March 20, 1990

Opinion 90/6
Family mediator - entitlement to advisory opinion

Dear Mr.

Your recent inquiry stems from your status as a full time family mediator serving on the staff of a circuit court at the direction and pleasure of the Chief Judge. You have posed three questions.

1) Am I subject to compliance with the Code of Judicial Conduct by virtue of my full-time employment on the court staff? (As a Judge, part-time Judge, or Judge pro-tempore?)

2) Am I subject to compliance with the Code of Judicial Conduct by virtue of my certification as mediator in the...Judicial Circuit? (As a judge, part-time judge, or judge pro-tempore?)

3) Would I be subject to compliance with the Code of Judicial Conduct as a part-time certified mediator? (As a judge, part-time judge, or judge pro tempore?)

It is the committee's practice, consistent with the Supreme Court's order, referred to in the last paragraph below, to confine its services to judges and judicial candidates. A majority of the Committee has concluded that as a mediator you are not within the class of persons entitled to seek an advisory opinion from the Committee. You are subordinate to the Chief Judge and it is he or she who must regulate your conduct in accordance with Canon 3B(2).

Three members of the Committee have expressed the view that your intimate involvement with the judicial function brings you within the Code of Judicial Conduct and that you should give full obedience to the Canons. One of these members equates your status with that of a traffic magistrate thus subjecting you to the Code of Judicial Conduct. In Re: Florida Rules of Practice and Procedure For Traffic Courts - Civil Traffic Infraction Hearing Officer Pilot Program, No. 74,567 (Fla. Dec. 21, 1989)[15 F.L.W. S2].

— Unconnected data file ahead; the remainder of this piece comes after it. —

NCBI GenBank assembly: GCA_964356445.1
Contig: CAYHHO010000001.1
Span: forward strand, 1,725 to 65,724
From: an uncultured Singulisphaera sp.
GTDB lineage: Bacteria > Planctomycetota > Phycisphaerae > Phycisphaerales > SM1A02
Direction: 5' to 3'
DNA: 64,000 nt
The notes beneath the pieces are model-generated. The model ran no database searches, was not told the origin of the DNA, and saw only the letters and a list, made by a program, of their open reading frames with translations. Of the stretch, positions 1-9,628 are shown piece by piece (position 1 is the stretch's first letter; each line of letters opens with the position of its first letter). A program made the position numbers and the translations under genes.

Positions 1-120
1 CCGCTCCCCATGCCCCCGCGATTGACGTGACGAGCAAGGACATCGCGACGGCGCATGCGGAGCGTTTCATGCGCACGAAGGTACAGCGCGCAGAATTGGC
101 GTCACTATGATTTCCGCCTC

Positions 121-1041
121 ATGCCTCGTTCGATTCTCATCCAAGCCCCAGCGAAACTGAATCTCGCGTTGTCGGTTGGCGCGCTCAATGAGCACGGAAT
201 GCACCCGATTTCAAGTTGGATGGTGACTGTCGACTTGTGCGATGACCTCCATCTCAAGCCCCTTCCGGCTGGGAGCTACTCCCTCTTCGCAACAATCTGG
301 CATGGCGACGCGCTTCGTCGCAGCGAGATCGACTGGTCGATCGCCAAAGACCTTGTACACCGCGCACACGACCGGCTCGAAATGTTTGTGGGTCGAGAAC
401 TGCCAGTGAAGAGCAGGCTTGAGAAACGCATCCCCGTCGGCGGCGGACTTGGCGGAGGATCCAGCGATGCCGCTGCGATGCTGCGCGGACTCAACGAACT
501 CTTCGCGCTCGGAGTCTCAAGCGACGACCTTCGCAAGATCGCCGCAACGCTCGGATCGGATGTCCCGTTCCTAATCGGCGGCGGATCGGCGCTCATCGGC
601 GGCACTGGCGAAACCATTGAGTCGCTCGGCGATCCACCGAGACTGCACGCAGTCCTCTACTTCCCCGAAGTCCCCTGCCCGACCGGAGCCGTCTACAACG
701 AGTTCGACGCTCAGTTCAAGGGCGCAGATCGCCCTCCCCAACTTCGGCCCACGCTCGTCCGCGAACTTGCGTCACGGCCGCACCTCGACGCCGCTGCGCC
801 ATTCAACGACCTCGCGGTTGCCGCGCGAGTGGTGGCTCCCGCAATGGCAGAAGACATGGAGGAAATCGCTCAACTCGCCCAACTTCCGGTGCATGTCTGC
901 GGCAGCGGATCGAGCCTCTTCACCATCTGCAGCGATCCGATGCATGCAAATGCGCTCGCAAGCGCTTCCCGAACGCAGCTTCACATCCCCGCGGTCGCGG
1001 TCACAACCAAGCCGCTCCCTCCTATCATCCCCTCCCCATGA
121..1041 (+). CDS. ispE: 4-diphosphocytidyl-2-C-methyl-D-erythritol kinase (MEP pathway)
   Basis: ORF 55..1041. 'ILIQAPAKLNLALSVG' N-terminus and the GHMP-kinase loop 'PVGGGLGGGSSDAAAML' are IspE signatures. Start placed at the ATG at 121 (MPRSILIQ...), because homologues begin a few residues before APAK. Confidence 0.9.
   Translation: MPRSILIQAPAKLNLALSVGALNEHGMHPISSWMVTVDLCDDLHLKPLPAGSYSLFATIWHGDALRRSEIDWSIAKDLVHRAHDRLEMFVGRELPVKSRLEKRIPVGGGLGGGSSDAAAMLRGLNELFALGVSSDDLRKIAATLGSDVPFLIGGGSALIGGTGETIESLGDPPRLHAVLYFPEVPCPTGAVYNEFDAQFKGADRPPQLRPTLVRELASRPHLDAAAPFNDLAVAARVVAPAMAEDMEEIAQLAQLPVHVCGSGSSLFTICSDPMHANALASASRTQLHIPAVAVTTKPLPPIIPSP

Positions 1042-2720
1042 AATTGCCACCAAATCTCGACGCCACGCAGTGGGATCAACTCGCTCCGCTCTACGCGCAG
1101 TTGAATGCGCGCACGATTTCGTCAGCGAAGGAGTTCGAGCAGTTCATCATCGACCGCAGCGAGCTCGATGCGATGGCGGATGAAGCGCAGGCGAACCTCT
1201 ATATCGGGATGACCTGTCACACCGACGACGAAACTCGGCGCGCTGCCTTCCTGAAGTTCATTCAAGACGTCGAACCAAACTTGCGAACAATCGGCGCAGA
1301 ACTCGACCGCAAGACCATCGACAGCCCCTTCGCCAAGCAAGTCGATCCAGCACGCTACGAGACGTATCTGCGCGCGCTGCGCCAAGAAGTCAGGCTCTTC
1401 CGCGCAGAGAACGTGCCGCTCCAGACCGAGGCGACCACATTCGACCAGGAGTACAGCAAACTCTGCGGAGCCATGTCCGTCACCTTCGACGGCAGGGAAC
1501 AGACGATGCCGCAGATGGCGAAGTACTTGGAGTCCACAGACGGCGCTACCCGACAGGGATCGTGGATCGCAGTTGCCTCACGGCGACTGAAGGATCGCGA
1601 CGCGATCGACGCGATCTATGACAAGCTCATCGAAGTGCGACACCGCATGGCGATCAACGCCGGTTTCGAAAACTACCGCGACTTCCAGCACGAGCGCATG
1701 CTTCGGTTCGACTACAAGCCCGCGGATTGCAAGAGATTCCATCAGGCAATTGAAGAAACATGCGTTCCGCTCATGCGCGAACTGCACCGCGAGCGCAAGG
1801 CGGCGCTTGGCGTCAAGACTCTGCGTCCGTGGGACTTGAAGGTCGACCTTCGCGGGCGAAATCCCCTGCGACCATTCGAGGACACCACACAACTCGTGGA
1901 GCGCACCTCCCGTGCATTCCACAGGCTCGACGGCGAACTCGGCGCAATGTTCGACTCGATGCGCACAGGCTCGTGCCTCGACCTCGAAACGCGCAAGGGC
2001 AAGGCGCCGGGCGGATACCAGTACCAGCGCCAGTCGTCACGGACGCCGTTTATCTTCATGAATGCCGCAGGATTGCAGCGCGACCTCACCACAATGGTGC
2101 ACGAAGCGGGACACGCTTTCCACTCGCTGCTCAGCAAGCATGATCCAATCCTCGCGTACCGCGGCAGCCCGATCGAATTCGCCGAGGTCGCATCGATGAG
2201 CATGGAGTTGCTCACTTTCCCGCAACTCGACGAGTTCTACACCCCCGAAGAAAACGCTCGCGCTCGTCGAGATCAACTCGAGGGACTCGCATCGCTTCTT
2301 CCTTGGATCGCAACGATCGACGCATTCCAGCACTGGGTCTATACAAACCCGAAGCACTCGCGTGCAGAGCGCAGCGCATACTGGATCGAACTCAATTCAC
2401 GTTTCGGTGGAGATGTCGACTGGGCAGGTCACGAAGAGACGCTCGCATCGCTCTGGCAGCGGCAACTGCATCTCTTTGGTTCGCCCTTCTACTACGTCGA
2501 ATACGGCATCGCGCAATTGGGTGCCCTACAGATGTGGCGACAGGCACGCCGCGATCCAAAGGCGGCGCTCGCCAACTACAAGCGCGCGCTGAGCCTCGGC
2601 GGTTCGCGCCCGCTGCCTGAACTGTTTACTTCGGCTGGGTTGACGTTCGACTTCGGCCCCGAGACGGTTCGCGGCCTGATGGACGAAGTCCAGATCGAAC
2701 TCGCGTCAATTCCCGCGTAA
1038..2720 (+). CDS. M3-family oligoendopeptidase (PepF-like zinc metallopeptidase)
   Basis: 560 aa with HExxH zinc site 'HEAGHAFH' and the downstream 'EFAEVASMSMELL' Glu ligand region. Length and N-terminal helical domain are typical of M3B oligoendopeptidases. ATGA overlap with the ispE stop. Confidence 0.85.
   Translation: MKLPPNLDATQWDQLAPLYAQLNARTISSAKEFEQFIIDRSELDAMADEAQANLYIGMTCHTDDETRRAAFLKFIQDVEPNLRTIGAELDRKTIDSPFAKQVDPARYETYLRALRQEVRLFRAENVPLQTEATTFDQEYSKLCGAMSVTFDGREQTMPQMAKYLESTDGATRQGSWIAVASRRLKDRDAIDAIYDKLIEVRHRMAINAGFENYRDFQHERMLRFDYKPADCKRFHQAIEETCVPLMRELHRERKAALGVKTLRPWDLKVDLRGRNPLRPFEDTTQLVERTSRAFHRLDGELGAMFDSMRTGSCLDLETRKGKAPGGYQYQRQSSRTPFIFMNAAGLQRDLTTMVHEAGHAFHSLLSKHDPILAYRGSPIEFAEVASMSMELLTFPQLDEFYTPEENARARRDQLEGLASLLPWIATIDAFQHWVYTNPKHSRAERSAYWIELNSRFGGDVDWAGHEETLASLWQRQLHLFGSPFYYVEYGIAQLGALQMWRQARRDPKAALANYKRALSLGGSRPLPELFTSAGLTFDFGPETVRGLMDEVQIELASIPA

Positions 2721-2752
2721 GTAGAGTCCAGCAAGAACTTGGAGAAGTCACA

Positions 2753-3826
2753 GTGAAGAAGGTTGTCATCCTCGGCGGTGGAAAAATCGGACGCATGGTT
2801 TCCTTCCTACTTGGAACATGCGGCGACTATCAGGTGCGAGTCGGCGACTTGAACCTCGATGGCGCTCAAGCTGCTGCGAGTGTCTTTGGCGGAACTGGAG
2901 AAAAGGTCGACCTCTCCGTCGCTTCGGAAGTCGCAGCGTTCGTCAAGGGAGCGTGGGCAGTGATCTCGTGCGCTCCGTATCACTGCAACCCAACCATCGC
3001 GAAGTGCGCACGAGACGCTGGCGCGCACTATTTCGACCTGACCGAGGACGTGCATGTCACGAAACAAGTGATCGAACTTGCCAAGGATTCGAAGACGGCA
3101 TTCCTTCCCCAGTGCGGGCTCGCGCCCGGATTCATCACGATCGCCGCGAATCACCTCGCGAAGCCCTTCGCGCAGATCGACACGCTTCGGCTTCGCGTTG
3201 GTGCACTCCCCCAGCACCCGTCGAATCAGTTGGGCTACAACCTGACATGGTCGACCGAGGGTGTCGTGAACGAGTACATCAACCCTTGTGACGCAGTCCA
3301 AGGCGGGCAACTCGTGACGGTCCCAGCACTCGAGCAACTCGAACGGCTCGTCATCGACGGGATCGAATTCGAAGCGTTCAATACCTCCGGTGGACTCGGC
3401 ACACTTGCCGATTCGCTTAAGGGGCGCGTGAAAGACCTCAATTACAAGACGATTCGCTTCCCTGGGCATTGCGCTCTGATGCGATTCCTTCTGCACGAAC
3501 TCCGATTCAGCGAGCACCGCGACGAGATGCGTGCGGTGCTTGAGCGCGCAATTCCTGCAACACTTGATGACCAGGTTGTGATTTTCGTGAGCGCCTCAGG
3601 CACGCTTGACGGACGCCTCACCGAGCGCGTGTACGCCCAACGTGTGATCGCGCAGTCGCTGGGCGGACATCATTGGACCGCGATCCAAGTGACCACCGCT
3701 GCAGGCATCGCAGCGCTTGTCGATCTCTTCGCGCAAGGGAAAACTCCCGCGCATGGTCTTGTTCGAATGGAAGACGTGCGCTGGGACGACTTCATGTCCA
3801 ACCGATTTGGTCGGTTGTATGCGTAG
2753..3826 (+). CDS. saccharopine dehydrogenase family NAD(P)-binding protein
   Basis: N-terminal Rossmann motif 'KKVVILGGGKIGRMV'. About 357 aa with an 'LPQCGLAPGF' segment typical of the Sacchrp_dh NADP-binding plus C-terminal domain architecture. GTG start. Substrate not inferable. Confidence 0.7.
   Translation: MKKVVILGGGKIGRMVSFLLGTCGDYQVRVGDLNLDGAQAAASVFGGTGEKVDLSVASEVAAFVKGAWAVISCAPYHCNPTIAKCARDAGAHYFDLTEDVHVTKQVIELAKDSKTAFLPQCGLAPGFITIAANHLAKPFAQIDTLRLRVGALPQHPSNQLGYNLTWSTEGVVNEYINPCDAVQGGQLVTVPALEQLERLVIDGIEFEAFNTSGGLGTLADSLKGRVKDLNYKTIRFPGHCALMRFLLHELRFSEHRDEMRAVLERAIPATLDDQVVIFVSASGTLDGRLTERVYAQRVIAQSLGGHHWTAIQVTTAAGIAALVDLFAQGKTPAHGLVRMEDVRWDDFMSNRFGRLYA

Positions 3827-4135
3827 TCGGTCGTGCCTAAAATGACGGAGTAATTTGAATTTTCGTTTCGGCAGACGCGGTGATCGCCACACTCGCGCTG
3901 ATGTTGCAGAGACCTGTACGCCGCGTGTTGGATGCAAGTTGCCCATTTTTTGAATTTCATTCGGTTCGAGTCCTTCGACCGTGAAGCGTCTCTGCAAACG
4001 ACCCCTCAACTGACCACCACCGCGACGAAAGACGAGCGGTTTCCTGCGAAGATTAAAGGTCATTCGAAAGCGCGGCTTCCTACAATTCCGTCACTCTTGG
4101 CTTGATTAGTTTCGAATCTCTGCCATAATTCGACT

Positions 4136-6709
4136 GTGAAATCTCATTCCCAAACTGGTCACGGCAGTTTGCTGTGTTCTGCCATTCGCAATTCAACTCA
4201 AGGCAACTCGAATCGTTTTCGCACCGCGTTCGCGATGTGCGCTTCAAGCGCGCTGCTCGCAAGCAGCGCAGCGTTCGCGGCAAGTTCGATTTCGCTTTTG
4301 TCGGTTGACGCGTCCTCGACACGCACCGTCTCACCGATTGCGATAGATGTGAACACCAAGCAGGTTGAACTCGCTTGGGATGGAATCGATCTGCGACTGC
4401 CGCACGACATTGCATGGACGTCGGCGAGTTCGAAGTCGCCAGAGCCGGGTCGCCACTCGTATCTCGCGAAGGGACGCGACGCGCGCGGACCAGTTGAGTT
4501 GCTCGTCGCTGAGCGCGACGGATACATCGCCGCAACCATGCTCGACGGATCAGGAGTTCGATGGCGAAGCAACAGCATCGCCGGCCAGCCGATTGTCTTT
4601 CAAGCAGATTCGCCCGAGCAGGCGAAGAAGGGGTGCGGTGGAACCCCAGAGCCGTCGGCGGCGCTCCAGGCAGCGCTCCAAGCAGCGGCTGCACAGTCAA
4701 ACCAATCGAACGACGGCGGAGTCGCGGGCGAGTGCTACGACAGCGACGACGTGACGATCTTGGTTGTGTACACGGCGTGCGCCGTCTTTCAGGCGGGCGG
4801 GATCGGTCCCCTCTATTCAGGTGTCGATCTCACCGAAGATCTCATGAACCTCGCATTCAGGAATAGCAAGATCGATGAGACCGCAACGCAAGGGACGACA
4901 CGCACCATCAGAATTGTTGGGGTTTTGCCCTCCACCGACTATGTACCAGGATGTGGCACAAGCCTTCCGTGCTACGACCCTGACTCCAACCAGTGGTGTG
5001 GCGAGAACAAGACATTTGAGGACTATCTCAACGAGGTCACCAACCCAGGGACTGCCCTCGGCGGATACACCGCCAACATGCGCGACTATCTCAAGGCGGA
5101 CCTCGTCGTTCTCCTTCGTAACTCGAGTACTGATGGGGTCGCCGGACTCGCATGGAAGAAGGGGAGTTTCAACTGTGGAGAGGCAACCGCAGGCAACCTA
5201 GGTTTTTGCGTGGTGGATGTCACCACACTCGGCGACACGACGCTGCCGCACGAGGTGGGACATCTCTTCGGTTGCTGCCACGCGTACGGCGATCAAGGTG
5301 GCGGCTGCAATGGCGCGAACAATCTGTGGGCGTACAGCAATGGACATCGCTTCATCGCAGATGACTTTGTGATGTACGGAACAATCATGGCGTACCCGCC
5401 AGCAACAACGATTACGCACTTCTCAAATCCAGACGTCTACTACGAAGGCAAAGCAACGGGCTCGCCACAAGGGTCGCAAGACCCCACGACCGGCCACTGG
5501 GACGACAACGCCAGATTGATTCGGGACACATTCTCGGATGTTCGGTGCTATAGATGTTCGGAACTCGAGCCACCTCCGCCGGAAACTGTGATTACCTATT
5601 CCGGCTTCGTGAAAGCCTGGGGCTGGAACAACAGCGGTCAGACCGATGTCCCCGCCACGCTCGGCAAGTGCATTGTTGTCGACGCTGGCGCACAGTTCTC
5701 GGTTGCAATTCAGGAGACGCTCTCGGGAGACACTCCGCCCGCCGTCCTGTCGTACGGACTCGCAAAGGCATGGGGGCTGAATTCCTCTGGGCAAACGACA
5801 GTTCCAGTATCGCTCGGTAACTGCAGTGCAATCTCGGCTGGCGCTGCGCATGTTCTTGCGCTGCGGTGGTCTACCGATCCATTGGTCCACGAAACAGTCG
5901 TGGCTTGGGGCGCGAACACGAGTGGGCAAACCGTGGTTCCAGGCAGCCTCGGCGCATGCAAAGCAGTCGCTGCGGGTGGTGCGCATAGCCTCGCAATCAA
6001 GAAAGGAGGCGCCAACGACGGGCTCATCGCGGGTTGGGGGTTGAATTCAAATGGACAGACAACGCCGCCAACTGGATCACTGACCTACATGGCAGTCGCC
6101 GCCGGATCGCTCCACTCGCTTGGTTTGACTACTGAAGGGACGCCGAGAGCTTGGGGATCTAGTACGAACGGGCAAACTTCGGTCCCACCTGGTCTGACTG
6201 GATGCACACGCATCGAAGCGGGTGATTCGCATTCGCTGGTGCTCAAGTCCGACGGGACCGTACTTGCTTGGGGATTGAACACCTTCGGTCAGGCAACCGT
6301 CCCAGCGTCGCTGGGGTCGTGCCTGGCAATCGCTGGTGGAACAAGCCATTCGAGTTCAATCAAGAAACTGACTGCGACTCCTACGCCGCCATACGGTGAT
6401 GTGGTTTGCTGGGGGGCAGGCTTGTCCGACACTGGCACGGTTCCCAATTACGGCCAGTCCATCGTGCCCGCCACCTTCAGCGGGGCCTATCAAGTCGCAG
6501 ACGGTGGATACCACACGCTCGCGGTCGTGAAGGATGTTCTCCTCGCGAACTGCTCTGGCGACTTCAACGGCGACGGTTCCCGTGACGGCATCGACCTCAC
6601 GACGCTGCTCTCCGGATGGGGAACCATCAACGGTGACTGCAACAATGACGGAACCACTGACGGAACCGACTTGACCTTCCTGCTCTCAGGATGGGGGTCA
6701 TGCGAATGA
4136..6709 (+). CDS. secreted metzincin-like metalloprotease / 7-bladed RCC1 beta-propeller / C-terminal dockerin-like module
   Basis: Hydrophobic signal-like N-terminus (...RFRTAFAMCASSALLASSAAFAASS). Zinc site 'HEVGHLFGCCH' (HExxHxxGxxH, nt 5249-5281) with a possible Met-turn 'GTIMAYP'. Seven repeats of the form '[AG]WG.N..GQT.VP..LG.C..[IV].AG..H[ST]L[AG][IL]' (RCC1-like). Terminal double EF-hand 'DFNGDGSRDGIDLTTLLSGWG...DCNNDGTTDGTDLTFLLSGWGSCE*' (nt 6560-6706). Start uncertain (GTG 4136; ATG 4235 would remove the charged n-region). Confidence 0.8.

The committee is expressly charged with rendering advisory opinions interpreting the application of the Code of Judicial Conduct to specific circumstances confronting or affecting a judge or judicial candidate. Its opinions are advisory to the inquiring party, to the Judicial Qualifications Commission and to the judiciary at large. Conduct that is consistent with an advisory opinion issued by the committee may be evidence of good faith on the part of the judge, but the Judicial Qualifications Commission is not bound by the interpretive opinions issued by the committee. Petition of the Committee on Standards of Conduct for Judges 327 So2d 5 (Fla. 1976).

Cordially yours,

Richard H. Frank, Chairman
Committee on Standards of Conduct Governing Judges

cc: All Committee Members

Participating Members: Judges Green, Tolton, Goldstein, Dell, Booth, Doughtie,Frank, Simons, and Clarke, Esquire.

All reference to the inquiring judge is deleted from the copies sent to the following individuals.

Mr. Sid White, Clerk of the Supreme Court of Florida
Judson Orrick, Managing Editor, The Florida Bar Journal
Brooke S. Kennerly, Executive Director, Judicial Qualifications Commission.
Hon. Walter K. Stapleton, Chairman, Ethics Advisory Panel of the Judicial Conference of the United States .
Deborah Solomon, American Judicature Society
Ms. Jean Underhill, Librarian, Broward County Law Library
Mr. Robert Wallace, Librarian, Dade County Law Library
Mr. Brian Polley, Librarian, Supreme Court of Florida
Mr. Richard Kuhn, Court Administrator, Lee County
Hon. Thomas H . Barkdull , Jr ., Third District Court of Appeal
Lynda Glyman, Center for Professional Responsibility, American Bar Association